Not really my place to speculate--only to point out that I similarly wanted to see AMD hardware included and explain why it isn't there :)
    9
  • willard
    jtt283What, or who, was the target? Are there military applications for this weapon?Sorry, vote me down all you like, but the title was just silly.

    No, the title is a fairly common phrase in American English.

    "Now that I've got X, I can really do some damage" would probably be the way I hear it used most often.
    5
  • willard
    cangeliniNot really my place to speculate--only to point out that I similarly wanted to see AMD hardware included and explain why it isn't there

    Yeah, I understand that you're in a sensitive position. But being a lowly commenter, I'm free to speculate all I want!

    Muahahahaha!
    6
  • cangelini
    willardYeah, I understand that you're in a sensitive position. But being a lowly commenter, I'm free to speculate all I want!Muahahahaha!

    Precisely ;-)
    6
  • wiyosaya
    Interesting results.

    In my opinion, the SolidWorks test is also one of those not representative of typical SolidWorks tasks. PhotoView only renders realistic images of a SolidWorks model. Personally, I think the Specviewperf SolidWorks test would be significantly more representative of average SolidWorks use.

    Although I really hate to draw this comparison, PhotoView is more like using Power Point to organize a display of images created in Photoshop. In this comparison, most of the grunt work is done by Photoshop rather than Power Point, as is most of the grunt work done in SolidWorks then rendered in PhotoView. Performance differences revealed by the Specviewperf test are more informative, IMHO. See these.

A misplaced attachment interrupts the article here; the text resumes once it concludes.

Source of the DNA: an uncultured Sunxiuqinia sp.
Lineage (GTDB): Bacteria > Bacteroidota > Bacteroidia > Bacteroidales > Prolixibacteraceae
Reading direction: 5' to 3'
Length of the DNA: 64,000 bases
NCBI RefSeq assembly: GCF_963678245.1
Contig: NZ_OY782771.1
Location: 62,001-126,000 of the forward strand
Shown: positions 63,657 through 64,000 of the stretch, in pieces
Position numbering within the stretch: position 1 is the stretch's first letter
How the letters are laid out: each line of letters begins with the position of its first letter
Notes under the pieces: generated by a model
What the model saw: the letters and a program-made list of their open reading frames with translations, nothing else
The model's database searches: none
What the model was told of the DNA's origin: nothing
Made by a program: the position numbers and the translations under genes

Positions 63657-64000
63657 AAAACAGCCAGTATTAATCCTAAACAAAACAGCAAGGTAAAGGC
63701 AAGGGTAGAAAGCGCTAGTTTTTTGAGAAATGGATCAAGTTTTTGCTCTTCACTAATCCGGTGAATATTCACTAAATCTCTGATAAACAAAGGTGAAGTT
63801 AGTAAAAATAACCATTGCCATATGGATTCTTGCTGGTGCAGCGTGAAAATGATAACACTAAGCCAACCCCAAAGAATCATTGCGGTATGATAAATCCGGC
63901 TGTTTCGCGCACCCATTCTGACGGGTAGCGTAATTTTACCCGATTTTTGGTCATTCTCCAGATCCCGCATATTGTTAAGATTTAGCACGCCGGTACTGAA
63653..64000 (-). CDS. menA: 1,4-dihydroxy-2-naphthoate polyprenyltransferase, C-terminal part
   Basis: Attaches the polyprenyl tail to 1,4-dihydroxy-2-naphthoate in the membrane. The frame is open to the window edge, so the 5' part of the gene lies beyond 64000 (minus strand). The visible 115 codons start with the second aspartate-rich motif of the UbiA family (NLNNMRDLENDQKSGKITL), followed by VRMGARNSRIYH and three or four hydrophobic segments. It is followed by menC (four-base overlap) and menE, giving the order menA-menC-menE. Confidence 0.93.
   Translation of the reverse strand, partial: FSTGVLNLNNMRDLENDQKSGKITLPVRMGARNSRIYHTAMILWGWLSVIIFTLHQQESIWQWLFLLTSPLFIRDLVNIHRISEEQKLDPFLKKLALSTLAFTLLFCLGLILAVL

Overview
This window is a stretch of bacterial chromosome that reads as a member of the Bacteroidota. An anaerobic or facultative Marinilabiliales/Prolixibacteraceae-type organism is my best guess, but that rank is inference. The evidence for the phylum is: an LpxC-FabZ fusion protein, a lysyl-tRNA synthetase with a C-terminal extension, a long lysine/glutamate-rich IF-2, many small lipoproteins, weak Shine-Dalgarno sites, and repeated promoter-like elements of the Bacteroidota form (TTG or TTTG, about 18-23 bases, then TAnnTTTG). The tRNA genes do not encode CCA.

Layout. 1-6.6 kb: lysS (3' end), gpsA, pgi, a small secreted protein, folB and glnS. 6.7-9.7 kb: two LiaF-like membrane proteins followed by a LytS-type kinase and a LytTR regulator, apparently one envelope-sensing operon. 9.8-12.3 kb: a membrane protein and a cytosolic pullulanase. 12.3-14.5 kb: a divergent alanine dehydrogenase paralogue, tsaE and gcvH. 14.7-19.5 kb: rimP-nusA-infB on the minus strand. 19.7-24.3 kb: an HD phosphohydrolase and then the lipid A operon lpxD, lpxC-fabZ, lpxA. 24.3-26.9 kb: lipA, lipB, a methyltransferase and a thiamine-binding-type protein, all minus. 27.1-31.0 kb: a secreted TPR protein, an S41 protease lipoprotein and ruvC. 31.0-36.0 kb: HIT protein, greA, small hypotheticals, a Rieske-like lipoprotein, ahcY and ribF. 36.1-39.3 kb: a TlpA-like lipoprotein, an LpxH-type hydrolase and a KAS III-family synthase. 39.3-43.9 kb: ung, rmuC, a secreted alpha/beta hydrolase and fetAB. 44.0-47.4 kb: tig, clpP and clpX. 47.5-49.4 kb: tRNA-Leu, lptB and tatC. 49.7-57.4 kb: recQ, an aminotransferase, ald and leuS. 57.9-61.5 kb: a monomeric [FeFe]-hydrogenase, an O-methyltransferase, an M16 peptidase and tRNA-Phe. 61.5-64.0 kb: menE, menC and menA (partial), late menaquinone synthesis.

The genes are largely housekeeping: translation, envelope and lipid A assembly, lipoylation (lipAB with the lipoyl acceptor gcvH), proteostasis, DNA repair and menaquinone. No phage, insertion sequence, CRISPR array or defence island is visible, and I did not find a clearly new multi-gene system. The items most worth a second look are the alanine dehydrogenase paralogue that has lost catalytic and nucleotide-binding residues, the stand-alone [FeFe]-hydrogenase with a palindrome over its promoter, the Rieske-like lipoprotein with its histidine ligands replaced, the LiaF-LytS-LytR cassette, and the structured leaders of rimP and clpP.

1
  • juan83
    great review.. i wonder myself how long we 'll have to wait to see 8 cores and 16 threads on desktop segment as a default pc.. (or less than 400 dolars)

    we have to wait to long for that..
    0
  • Anonymous
    I would love one of those with a pair of FireGL cards and a mix of SCSI and SSD drives. I'm sure a dual core version of all of that will run me close to $8K though. Consider though how much Sun SPARC stations and SGI Workstations costed a decade or so ago? Workstations that were not nearly as capable went 20-25k. A dual core E5-2687 with FireGL cards and SSD drives is the fastest workstation you could put together on any platform and you can do it for far less than the 25k from years ago. Absolutely crazy to think about it in those terms.
    0
  • EXT64
    I think you need to run some folding at home on that. I can't imagine what it would get in PPD, considering how well the old Intel 6 cores (Gulftown) do.
    3
  • jaquith
    Great article and thanks! 16-cores/32-threads is nice! :)

    Reading this however, all I can do is think how PO'ed I am at Intel not enabling the 7th & 8th cores on the SB-E i7-3960X and i7-3930K.
    1
  • cangelini
    jaquithGreat article and thanks! 16-cores/32-threads is nice! Reading this however, all I can do is think how PO'ed I am at Intel not enabling the 7th & 8th cores on the SB-E i7-3960X and i7-3930K.

    I'm going to drop these into X79 and compare the numbers to see how power is affected. Maybe get a little overclocking out of them, just to check ;-)
    5